Here we are, Part III of our debriefing about the science demonstrations that you saw at the 2015 ISC cocktail party. Here, let’s delve into why you struggled to hit the bucket so much during the prism goggles bean bag toss.Don’t forget to check out Part I and Part II!
Prism Goggles Bean Bag Toss
People often compare the brain to a computer – something that stores information and makes calculations. The human brain, however is far superior to a computer in many ways. One great advantage of the brain over computers is the brain’s ability to adapt and change in response to its environment. This adaptation is facilitated by physical changes in how neurons in the brain connect to each other and communicate; new connections are made and some are lost, while some connections are strengthened and some are weakened.
The ability of the brain’s ability to change is called “plasticity.” Plasticity allows us to make new connections between neurons whenever we, for instance, learn something in school or learn a new skill. Since learning takes a long time (think about learning multiplication tables!), people might think that plasticity only happens after days and days of practice. This is often true, but there are exceptions. For instance, when it is raining outside, and you hear that first thunderclap, it might jolt you out of your seat. However, as the storm goes on, and thunder continues to clap, you get used to it and eventually you might be able to ignore it. This is because your brain has learned that whatever is making that sound is not going to hurt you, and through plasticity, has rearranged your neural connections to block out the scariness factor when you hear thunder. The prism goggles game demonstrates how your visual system can adapt in the same way.
How does plasticity work?
Have you ever tried to learn a new motor skill, like playing an instrument, drawing, or playing sports? We are always told to practice to improve our skills. But why? How does practice allow us to improve?
Our brains allow us to improve our ability to make a voluntary movement in two ways: 1) by correcting our movements if we make errors, which we call “feedback correction,” and (2) by anticipating potential obstacles that might prevent us from moving correctly, which we call “feedforward control.”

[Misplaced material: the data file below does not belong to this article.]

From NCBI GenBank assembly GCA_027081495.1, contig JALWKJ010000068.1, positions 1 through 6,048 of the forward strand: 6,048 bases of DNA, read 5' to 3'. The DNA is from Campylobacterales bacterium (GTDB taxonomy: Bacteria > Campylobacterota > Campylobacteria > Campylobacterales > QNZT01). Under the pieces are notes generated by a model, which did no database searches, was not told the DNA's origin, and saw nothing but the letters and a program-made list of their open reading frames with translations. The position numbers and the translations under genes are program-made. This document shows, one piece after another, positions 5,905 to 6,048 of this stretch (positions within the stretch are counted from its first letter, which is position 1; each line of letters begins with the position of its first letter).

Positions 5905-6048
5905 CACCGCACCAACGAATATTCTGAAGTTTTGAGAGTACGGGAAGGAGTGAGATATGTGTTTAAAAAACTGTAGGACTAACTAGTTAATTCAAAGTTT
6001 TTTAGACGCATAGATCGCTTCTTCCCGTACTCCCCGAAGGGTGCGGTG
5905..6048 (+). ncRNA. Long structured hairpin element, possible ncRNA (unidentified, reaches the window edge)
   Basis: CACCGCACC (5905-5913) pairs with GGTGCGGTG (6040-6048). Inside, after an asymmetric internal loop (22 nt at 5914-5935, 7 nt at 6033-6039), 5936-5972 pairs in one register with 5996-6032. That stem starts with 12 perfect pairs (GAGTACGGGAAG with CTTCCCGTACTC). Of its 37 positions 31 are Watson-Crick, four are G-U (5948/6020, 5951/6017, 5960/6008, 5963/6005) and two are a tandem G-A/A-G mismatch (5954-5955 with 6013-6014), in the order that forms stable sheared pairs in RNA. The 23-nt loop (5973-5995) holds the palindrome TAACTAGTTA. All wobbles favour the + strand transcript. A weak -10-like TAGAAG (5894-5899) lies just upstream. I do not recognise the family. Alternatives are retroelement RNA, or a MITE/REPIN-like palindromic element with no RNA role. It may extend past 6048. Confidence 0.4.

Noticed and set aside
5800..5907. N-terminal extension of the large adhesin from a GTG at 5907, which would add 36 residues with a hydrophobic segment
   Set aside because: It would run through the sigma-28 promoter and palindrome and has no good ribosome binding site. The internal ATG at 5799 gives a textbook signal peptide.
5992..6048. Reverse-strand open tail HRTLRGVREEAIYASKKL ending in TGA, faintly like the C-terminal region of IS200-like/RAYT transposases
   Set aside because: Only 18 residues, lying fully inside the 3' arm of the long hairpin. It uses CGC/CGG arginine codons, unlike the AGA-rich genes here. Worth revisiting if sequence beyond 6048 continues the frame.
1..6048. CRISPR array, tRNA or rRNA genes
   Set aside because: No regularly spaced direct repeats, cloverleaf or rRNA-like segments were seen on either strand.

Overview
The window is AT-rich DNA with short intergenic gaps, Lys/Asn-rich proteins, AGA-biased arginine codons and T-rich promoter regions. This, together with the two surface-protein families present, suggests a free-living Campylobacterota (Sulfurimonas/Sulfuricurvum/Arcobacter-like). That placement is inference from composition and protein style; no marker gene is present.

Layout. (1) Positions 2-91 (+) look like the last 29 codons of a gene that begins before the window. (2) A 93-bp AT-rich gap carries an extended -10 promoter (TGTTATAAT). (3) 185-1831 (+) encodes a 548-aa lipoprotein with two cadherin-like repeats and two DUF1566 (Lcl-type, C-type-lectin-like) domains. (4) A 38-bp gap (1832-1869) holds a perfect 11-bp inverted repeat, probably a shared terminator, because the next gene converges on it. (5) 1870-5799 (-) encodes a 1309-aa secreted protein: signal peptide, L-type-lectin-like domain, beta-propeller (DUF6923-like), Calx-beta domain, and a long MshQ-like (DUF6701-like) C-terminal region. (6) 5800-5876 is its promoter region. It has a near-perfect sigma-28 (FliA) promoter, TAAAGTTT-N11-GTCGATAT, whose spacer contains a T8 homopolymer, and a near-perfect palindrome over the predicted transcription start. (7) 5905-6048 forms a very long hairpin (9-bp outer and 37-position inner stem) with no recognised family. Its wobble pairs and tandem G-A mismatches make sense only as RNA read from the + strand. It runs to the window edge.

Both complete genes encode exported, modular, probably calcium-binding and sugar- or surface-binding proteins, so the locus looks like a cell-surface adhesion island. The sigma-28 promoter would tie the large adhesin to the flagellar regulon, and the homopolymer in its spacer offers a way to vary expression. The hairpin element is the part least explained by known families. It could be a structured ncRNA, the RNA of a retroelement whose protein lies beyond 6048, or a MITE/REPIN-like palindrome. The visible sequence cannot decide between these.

When we first learn a new piece of music, or a new dance move, we often make a lot of errors (like pressing the wrong keys on the piano or tripping over your feet while dancing) and our bodies do not move the way we want them to. How do we get better? You brain adjusts your movements using feedback from what actually happened (this is feedback correction). In other words, the brain receives sensory information from the arms and legs, telling it what the limbs are doing, then your brain compares this information to what it originally wanted you to do. The brain then uses this comparison to change what it is telling the limbs – “a little more to the left, a little faster here, etc” – and the movement hopefully gets better and better the more you practice.
Feedback correction is a constant task, and it applies to every movement you make. When you are holding an object in our hands, let’s say an egg, your brain is constantly adjusting the amount of force you are using to hold the egg, to keep it from either dropping or getting crushed.
Feedforward control, by comparison, does not correct errors, but anticipates them. When a football quarterback is about to throw the ball, he has to take all sorts of factors into account before making that throw, such as how strong the wind is, the position of his body, and in what direction and how far the ball needs to be thrown. The quarterback receives information on all these parameters from sensory signals like visual cues, sounds and other sensations, and he corrects how he will throw the ball in anticipation of those perturbations. On the other end of the field, the person receiving that throw is also using feedforward control. He is anticipating the direction of the throw, the speed of the ball and the weight of the ball by watching how the ball moves, and he anticipates how much muscle force he will need to catch the ball without dropping it.